New restaurant promises traditional Mexican cocktails and cuisine

Alan Raines, who with his fiancée, Samantha Eaves, opened the Mexican restaurant Tortuga y Chango in Decatur nine months ago, said Decatur is evidence that a busy community can thrive with primarily independently owned businesses, particularly restaurants. “Decatur has so many great restaurants, I wouldn’t open one here unless I was offering something special,” Raines said.

The “something special” at Tortuga y Chango is traditional Mexican food, not modified for American tastes, according to Raines. “It’s as close as we can get to what you will find in restaurants in Mexico. It’s spicy and flavorful; we don’t hold anything back,” he said. Raines had many opportunities to sample foods from various areas of Mexico starting in the 1990s when his sales jobs included travel through much of North America, with him often spending three to five days at a stretch in Mexico.

“I was in and out of sales over a period of about 35 years, even while opening restaurants. At one point my territory was all of Mexico, the United States and Canada. “It was basically an elaborate scheme to eat at as many restaurants as I could,” he quipped.

Raines, who grew up in east Tennessee, said his first experience with restaurant operation came when he was 15 and worked with his brother at a New York style Italian restaurant and pizzeria with an Italian family. “I worked there for several years, learning the importance of ingredients, recipes, and overall ethics of a good experience for patrons,” he recalled.

Although Raines worked for a while in the kitchen of an upscale Atlanta restaurant where he learned a variety of cooking techniques, he said, “I’m not a chef. My role at a restaurant is more as a visionary. I envision what it should be like from the menu to the décor to the atmosphere. Many of my friends are chefs, so we have a lot of in-depth conversations about the industry.” He has owned restaurants in East Atlanta Village and elsewhere in Decatur as well as in the Edgewood neighborhood.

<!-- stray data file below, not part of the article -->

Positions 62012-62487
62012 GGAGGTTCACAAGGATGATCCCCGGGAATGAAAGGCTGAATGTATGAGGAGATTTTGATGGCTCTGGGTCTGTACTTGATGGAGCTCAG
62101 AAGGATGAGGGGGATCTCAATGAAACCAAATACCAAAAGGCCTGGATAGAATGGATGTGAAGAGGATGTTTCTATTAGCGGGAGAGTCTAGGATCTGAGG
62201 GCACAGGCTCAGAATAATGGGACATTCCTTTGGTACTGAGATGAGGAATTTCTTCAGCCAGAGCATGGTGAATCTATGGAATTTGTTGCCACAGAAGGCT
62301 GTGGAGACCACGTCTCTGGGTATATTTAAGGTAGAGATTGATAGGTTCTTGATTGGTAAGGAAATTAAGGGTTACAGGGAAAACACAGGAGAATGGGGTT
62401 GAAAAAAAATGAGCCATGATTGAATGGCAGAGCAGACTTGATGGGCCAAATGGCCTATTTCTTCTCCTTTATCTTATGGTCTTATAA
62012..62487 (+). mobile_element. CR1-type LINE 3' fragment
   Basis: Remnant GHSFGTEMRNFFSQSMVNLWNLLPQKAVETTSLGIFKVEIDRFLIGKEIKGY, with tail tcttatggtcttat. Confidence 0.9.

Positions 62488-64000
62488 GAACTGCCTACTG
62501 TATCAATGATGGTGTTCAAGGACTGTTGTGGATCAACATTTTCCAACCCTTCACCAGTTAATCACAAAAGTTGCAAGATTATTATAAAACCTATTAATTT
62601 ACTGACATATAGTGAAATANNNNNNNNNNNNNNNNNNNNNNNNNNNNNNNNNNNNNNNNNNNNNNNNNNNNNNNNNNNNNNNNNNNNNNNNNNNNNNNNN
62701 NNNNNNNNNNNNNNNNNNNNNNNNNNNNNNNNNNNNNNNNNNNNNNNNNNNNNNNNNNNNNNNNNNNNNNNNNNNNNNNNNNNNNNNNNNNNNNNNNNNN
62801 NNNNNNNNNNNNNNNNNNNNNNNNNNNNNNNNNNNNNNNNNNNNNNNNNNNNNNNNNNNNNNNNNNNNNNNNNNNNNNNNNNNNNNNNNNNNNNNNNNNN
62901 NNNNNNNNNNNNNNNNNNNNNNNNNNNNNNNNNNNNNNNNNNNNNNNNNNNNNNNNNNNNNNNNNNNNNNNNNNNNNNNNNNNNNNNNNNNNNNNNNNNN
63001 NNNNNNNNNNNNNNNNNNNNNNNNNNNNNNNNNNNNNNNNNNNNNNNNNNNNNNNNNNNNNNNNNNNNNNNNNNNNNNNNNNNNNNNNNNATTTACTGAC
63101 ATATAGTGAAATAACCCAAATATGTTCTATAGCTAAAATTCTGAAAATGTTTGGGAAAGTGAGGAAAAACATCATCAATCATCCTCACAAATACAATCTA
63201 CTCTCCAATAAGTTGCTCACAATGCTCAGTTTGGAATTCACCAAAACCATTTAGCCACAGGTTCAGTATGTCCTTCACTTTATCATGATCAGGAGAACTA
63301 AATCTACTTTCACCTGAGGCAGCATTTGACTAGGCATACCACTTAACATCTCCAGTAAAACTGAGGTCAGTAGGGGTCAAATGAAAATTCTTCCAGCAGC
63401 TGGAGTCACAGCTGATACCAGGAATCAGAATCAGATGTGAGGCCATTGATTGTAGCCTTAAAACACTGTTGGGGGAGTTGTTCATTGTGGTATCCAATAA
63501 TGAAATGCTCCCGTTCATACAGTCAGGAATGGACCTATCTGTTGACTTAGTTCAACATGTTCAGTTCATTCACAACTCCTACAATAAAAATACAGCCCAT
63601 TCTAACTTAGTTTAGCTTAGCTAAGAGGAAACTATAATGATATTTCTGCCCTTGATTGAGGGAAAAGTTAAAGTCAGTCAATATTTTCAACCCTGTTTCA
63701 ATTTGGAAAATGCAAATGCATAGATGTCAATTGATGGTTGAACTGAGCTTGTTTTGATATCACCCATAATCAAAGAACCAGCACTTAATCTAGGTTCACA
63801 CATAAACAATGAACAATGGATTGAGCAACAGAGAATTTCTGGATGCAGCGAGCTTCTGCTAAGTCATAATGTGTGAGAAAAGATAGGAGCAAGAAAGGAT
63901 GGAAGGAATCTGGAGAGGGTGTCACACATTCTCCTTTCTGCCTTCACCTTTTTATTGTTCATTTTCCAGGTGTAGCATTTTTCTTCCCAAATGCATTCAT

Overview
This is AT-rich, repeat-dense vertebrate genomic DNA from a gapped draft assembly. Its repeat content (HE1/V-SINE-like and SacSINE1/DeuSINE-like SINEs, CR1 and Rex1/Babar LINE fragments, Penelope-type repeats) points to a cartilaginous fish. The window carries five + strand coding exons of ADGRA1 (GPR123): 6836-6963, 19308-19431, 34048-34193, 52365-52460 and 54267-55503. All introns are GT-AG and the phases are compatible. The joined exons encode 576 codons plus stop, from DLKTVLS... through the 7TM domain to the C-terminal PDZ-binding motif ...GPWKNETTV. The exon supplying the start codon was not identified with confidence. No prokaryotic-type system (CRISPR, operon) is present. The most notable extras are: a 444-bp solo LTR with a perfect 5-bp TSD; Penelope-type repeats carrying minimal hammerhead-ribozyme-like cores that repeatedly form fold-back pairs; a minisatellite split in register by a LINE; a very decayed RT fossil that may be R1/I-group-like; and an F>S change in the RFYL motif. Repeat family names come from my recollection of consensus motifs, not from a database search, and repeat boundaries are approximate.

Raines describes his vision for his newest venture, Tortuga y Chango on West College Avenue, as “a modern style Mezcal cocktail bar of the type found in Oaxaca, Mexico, blended with mostly cuisine from Acapulco with a few Oaxaca classic dishes and moles.”

His inspiration to achieve high levels of success with Mexican cuisine, Raines said, was Rick Bayless’ restaurant Frontera Grill in Chicago, which opened in 1987. “He spent nine years in Mexico learning the food and culture and it shows through in every aspect of his restaurants. I can only hope to meet this same level with what we do. I believe our staff does.”

Everyone in the kitchen at Tortuga y Chango is from Mexico, according to Raines, who said he is especially proud of his chef Victor Hugo Suastequi, who is from Acapulco, a Mexican city known for its seafood dishes. “We fly fresh seafood in from Florida and use the best ingredients from regional growers and even our own gardens,” Raines said.

The restauranteur also said special things go on at the bar, where award-winning mixologist Orestes Cruz, who grew up in Mexico City and New Orleans, prepares signature cocktails and serves many lesser-known liquors, a rotation of Georgia craft beer selections, and other offerings.

“When we learned from the building owners that the space on West College Avenue was available, we jumped at the opportunity. However, we never choose a place just because it’s available. The area already had a great mix of businesses. We were just what was needed to round out the neighborhood,” Raines commented.

“We’re on the other side of the tracks, but we’re still in downtown Decatur,” he continued. “It’s really a perfect space for a place like Tortuga y Chango. It’s an intimate space—just 45 seats. We’re in a neighborhood where people can just drop by for a cocktail or dinner. We’ve been here nine months, but it feels like we’ve been here eight or 10 years.”

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